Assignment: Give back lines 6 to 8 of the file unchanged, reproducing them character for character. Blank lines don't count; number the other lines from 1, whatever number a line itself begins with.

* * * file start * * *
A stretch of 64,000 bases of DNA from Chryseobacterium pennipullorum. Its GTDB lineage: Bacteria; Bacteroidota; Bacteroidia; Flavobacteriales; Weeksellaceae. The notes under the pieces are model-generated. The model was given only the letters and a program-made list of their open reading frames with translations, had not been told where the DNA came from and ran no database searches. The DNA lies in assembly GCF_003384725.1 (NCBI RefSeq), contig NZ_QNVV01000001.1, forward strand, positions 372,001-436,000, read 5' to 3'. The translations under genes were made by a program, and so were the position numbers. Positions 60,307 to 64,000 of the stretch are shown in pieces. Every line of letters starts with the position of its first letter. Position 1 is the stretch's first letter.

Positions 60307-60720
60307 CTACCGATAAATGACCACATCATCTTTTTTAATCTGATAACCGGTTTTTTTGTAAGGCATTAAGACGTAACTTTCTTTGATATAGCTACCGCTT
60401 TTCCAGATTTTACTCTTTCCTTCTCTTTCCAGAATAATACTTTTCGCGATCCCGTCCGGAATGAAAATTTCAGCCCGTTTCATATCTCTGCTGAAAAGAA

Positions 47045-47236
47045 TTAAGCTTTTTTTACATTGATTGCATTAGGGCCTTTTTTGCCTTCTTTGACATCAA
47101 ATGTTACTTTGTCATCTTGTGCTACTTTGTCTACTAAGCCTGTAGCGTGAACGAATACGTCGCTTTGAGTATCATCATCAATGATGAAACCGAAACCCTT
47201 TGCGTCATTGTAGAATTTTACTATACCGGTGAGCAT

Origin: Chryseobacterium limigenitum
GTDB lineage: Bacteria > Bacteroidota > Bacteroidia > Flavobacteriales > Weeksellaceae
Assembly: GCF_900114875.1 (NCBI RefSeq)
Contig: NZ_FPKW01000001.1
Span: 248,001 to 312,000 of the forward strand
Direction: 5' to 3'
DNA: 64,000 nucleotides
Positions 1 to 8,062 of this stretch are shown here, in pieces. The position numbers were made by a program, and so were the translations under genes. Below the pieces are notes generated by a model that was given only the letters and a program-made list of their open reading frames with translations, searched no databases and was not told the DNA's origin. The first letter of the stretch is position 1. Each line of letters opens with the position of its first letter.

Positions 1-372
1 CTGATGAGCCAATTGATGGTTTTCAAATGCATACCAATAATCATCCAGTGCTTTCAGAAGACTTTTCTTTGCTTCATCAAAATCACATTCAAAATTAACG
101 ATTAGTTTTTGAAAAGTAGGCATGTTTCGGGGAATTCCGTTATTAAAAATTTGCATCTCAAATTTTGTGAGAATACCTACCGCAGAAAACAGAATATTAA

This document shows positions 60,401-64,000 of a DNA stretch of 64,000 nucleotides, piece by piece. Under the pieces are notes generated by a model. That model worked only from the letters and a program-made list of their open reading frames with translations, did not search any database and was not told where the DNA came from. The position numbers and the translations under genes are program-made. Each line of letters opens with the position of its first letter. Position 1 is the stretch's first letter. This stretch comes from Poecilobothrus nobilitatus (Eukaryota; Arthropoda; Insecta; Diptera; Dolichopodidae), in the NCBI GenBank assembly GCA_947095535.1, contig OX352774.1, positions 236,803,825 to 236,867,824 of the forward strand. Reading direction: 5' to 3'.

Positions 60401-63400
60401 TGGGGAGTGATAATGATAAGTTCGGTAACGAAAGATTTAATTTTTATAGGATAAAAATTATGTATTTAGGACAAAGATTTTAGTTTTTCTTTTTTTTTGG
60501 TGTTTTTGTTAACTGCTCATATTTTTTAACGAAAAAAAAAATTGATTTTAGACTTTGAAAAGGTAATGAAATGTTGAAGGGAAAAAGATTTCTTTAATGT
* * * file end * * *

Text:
47045 TTAAGCTTTTTTTACATTGATTGCATTAGGGCCTTTTTTGCCTTCTTTGACATCAA
47101 ATGTTACTTTGTCATCTTGTGCTACTTTGTCTACTAAGCCTGTAGCGTGAACGAATACGTCGCTTTGAGTATCATCATCAATGATGAAACCGAAACCCTT
47201 TGCGTCATTGTAGAATTTTACTATACCGGTGAGCAT